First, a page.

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Managua, Nicaragua
I'm participating in a month-long medical trip to Nicaragua, so I'd like to use this blog to document all of my experiences abroad and keep everyone at home in touch!

Wednesday, June 15, 2011

Day 8

I was up by seven thirty to enjoy a hot cup of coffee and rice with beans before venturing to La Concha for our last time. I was under the impression that we would spend the day playing with some of the local children and speaking with a few of the families we treated earlier in the week. Within minutes, the entire clinic was filled with the chatter and laughter of 45 2nd-4th graders from the community.

We spent the morning playing a variety of games with the kids, including their version of pin the tail on the donkey (pin the nose on the clown). We proceed to teach them the rules of tag and musical chairs and set up several games in front of the clinic. I loved each and every minute of the day! Their excitement and energy were contagious. Understanding their Spanish at times was difficult because of their rapid speech. Towards the end of the morning, we brought out a pinata for all the kids to enjoy and sent them home with a soda and a small toy (ranging from stickers to coloring books). They were all so grateful and gave us many hugs before leaving. They left me with a smiling heart.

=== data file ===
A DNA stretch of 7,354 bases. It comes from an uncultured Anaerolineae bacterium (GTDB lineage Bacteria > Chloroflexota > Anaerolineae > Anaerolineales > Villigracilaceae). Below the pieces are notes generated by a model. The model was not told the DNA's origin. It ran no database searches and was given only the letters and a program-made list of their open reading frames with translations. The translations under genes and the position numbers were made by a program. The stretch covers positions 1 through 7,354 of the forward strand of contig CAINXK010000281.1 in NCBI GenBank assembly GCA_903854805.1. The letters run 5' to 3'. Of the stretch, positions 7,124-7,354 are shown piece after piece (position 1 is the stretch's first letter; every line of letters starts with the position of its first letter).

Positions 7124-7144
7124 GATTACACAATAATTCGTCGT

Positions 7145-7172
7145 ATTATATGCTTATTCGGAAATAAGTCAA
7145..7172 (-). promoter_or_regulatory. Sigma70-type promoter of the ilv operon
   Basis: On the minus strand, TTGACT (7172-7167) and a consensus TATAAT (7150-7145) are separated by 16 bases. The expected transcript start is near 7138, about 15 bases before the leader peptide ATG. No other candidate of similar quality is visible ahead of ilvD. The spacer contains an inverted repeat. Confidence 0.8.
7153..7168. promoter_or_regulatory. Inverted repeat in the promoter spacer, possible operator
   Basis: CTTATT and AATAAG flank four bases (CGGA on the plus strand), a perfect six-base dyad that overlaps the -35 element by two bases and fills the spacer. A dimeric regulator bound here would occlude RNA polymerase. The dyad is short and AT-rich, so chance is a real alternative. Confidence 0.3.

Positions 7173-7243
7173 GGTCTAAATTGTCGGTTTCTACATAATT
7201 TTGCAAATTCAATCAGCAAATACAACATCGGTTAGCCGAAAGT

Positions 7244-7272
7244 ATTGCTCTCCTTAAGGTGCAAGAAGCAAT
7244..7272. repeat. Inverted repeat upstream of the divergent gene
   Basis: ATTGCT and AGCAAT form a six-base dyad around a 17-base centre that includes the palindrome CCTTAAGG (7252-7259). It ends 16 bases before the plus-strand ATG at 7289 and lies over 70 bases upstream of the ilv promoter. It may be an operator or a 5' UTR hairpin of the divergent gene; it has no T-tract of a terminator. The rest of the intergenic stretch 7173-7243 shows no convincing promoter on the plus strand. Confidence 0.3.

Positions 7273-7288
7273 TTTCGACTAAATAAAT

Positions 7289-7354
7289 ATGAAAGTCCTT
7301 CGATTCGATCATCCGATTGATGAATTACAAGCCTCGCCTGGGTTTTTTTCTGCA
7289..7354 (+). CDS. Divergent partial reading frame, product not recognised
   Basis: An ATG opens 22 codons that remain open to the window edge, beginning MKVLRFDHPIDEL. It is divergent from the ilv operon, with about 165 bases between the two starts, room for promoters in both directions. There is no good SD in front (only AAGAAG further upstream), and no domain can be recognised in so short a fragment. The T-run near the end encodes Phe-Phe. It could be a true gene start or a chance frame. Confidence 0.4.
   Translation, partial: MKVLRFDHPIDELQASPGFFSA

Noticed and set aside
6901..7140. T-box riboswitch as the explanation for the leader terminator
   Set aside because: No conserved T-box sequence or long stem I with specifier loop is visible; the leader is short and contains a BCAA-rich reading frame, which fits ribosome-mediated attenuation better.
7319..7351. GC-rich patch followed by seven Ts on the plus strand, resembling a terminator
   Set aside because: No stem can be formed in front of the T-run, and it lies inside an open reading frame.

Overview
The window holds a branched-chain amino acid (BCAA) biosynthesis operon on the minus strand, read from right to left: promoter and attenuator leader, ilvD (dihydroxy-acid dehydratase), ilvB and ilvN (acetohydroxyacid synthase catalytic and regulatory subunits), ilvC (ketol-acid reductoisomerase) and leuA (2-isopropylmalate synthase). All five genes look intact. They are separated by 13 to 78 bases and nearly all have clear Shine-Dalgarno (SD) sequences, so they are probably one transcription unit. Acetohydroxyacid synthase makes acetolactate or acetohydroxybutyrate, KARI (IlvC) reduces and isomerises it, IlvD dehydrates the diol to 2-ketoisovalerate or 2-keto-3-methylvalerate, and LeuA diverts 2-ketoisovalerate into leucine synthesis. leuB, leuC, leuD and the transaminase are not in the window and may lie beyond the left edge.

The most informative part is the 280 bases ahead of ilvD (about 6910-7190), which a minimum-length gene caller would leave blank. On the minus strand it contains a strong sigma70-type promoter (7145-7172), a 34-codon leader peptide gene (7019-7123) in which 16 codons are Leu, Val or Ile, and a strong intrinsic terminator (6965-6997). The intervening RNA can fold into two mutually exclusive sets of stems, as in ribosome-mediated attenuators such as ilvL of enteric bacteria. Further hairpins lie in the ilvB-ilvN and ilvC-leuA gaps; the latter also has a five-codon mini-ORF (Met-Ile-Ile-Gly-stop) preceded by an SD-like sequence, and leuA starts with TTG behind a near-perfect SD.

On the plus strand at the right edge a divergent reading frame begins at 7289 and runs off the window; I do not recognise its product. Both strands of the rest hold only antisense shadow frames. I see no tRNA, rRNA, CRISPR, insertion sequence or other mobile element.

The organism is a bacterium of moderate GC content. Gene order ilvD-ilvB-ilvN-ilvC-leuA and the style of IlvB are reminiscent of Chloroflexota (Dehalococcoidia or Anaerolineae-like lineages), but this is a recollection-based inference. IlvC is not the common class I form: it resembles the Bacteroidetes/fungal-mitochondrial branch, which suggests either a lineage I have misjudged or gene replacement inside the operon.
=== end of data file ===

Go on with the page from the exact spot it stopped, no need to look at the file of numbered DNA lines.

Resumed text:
Before heading back to Masaya, we enjoyed a delicious lunch in the community!
In the late afternoon, we attended a suturing and injections class taught by Dr. Cerrato. He used oranges to mimic human flesh for the injections practical and sponges for the suturing. We were taught how to do a few basic stitches as well as how to give injections in the arm and buttocks. Leslie and I talked to a few of the students on one of the other ISL trips that have been here longer than us. During their rounds in the hospital, two of the four of them have had the opportunity to suture and all of them gave injections at one point or another. Before leaving for Nica, a number of people joked with me about how much more liberty I will have in the hospitals here versus ones in the US. It sounds like that statement will hold true. Knowing that the next time we suture it could possibly be on a live human, we decided it would be to our advantage to pay extra attention to the demonstrations!

We headed into Managua for dinner and a movie. We saw "Que paso Ayer? Dos" (The Hangover Part Two) for only $2.75. It was a different experience seeing the wealthier parts of this area. Standing in line at the movie theater, you would never know that communities like La Concha were just 30 minutes away. Tomorrow we are going to the next community we will be serving, San Juan de Oriente. I've enjoyed a few days "break" but am very much looking forward to being back in a clinical setting!

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